Max: The Curse of Brotherhood was developed by Press Play and published by Microsoft Game Studios. It was released on December 20, 2013 for $14.99. An Xbox One copy was provided for review purposes.
Max: The Curse of Brotherhood is a 2.5D puzzle platformer in which players take on the role of Max, a young boy who uses a curse on his annoying brother, Felix, and then has to rescue him when the curse turns out to be real. Players are equipped with a handy marker that can alter the environment, helping them to solve interesting puzzles in their quest to save Felix from the evil Mustachio.
Here’s what we liked:
Beautiful visuals – While it doesn’t exactly push the Xbox One to its limits, there is no denying that Max: The Curse of Brotherhood is visually stunning. The game is filled with rich, colorful backdrops that change drastically over the course of the game. The locales span dusty deserts, dangerous rivers and volcanic caves, all beautifully crafted and a wonder to behold.
Strong puzzle elements – The ability to interact with the environment through the magic marker allows for interesting puzzles that are a lot of fun to solve. New abilities are added every level, such as creating vines to swing from or building platforms to gain access to different areas, ensuring these puzzles never grow stale. Plus, to top it all off, the game contains special slow-motion segments, which occur during particularly intense moments that look and feel amazing.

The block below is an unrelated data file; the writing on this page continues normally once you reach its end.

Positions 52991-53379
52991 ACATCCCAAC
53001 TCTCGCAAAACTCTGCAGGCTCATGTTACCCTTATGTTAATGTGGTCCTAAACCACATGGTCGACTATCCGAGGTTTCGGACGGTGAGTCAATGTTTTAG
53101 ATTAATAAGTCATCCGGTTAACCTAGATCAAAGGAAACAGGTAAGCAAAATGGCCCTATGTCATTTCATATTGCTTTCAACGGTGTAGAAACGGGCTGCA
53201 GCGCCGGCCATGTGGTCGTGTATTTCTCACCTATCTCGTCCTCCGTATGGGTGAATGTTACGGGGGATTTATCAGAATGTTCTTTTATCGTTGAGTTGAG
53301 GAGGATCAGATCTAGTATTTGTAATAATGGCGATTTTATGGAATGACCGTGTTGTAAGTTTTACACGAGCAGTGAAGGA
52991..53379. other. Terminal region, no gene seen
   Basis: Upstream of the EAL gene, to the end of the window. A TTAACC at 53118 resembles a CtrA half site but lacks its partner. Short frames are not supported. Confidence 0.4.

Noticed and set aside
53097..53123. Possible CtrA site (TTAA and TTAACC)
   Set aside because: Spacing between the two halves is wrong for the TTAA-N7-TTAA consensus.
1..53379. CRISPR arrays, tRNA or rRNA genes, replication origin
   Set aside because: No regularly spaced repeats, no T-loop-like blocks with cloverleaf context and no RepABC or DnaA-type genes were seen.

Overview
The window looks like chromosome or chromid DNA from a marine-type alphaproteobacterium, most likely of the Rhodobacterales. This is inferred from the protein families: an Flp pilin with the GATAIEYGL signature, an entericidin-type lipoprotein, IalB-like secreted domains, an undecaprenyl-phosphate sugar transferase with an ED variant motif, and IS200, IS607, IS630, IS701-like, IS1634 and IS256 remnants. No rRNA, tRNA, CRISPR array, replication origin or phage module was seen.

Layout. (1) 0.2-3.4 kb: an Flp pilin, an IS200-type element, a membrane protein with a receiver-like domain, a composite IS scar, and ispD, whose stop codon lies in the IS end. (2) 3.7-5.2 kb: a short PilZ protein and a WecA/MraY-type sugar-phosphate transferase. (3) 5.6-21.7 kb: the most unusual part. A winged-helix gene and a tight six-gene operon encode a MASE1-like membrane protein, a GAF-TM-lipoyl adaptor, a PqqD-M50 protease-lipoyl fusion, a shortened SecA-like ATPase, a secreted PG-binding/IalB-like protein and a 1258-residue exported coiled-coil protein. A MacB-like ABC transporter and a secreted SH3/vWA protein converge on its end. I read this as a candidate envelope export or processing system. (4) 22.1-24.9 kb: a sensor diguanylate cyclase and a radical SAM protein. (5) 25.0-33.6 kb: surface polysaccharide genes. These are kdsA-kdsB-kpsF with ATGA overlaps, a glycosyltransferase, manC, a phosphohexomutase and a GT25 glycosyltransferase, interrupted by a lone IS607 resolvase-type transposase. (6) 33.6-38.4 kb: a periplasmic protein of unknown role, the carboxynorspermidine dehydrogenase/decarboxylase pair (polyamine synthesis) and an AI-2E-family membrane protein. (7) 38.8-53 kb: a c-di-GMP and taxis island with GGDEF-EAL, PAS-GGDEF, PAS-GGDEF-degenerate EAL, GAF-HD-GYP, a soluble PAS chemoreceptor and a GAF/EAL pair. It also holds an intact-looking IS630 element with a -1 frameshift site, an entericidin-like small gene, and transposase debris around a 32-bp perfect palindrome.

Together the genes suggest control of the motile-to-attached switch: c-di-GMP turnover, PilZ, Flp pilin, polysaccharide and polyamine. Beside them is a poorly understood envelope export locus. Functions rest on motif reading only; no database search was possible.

Strong audio elements – The music is complementary to the overall experience. It changes to suit the various environments, building suspense and increasing in intensity at the right moments, such as the times when the player faces off against the large beasts that Mustachio has sent to stop Max from reaching his brother. The voice acting is similarly well done, with humorous banter between Max and his brother that makes for a cute story.
Here’s what we didn’t like:
Occasional annoying difficulty spikes – While the puzzles work well and are mostly fun to solve, there are a few sections when the game gets frustrating. These are usually time-based challenges, where the controls start to become a little clunky. For example, whenever the larger beast comes into play the gameplay gets fast and frantic and it can be somewhat difficult to quickly switch between Max and the marker, leaving little room for error and often ending in frustrating deaths. Luckily, these moments are few and far between, so they don’t detract too much from the overall experience.
Max: The Curse of Brotherhood is a fun, beautiful, solid platformer with interesting puzzles that are only occasionally frustrating. Brotherhood‘s gameplay, visuals and audio combine for one of the best XBLA-styled Xbox One games to date. It’s the type of exclusive content that’s been sorely missing from the console since its release, but Max: The Curse of Brotherhood is a step in the right direction and hopefully a signal of what’s in store for the future of the Xbox One.
Score: Buy It